Dickinson-based Fisher Industries has completed construction of a border wall prototype along the southern border of the United States near Otay Mesa, Cali.
Fisher's wall is made of concrete and while it lacks some of the color and features of other prototypes, like tubing atop the walls or opaque panelling, the wall's simplicity makes it look like one of the more imposing designs.
U.S. Customs and Border Protection (CBP) announced that the eight border wall prototypes were completed in late October but this is the first time that the Press has been able to track down available pictures of Fisher's wall prototype.
According to a CBP press release from late last month, now that the construction phase is complete they will test and evaluate each wall over a 30- to 60-day period.
"Border security contributes to our overall national security and relies on a combination of border infrastructure, technology, personnel, and partnerships," said CBP acting Deputy Commissioner Ron Vitiello in the release. "Border walls have proven to be an extremely effective part of our multi-pronged security strategy to prevent the illegal migration of people and drugs over the years ... These border enforcement zones give our men and women of CBP the best possible conditions to maintain a safe and secure border."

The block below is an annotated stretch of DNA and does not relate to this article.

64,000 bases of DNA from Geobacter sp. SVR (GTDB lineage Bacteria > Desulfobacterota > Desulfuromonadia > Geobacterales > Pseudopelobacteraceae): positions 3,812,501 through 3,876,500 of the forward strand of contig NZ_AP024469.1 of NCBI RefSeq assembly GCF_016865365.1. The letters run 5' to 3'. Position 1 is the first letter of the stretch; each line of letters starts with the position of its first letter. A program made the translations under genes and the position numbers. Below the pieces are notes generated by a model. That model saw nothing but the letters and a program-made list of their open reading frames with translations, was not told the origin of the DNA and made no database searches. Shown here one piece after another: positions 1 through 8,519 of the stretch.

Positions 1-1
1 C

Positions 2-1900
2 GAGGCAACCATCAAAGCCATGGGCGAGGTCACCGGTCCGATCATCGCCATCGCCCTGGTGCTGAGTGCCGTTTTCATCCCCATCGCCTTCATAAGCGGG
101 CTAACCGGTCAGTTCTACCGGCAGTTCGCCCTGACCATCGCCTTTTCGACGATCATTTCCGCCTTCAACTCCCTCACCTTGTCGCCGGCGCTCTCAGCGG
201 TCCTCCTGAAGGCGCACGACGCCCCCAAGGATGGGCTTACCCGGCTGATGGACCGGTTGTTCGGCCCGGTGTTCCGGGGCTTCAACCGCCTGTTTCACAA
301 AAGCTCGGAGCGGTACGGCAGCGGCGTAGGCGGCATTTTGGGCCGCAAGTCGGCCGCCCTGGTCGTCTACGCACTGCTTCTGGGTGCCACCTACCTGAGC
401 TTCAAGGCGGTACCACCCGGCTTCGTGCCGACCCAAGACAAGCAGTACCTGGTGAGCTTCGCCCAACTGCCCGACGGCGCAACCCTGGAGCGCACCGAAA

The release said the prototypes will be evaluated on the anti-breaching, anti-climbing and anti-digging capabilities of each wall as well as how safe each wall is for border patrol agents and whether each wall would be effective in impeding people from crossing the border.
In September, President Donald Trump said at a rally in Alabama that he would personally pick the winner of the prototypes.
"I'm going to out and look at them personally, going to pick the right one," Trump said.
Fisher's chances of winning the contract are unclear, and even if they do win, construction of the rest of the wall is still up in the air.
Funding for the entire wall has not yet been secured on a federal level and could face stiff opposition in Congress.
In September, House Majority Leader Kevin McCarthy, R-Calif., told Fox Business' Maria Bartiromo that Congress needed to pass a continuing resolution without border wall funding so that they could avert a government shutdown and help fund relief efforts for Hurricane Harvey.
"(Congress) will deal with the wall a little later in the year," McCarthy told Bartiromo.
According to the New York Times, Department of Homeland Security said in an internal memo that they estimated the construction of the whole wall around $21.6 billion.
Congress must pass another spending bill before a Dec. 8 deadline to avoid a government shutdown, so another fight over border wall funding could be looming in the next few weeks.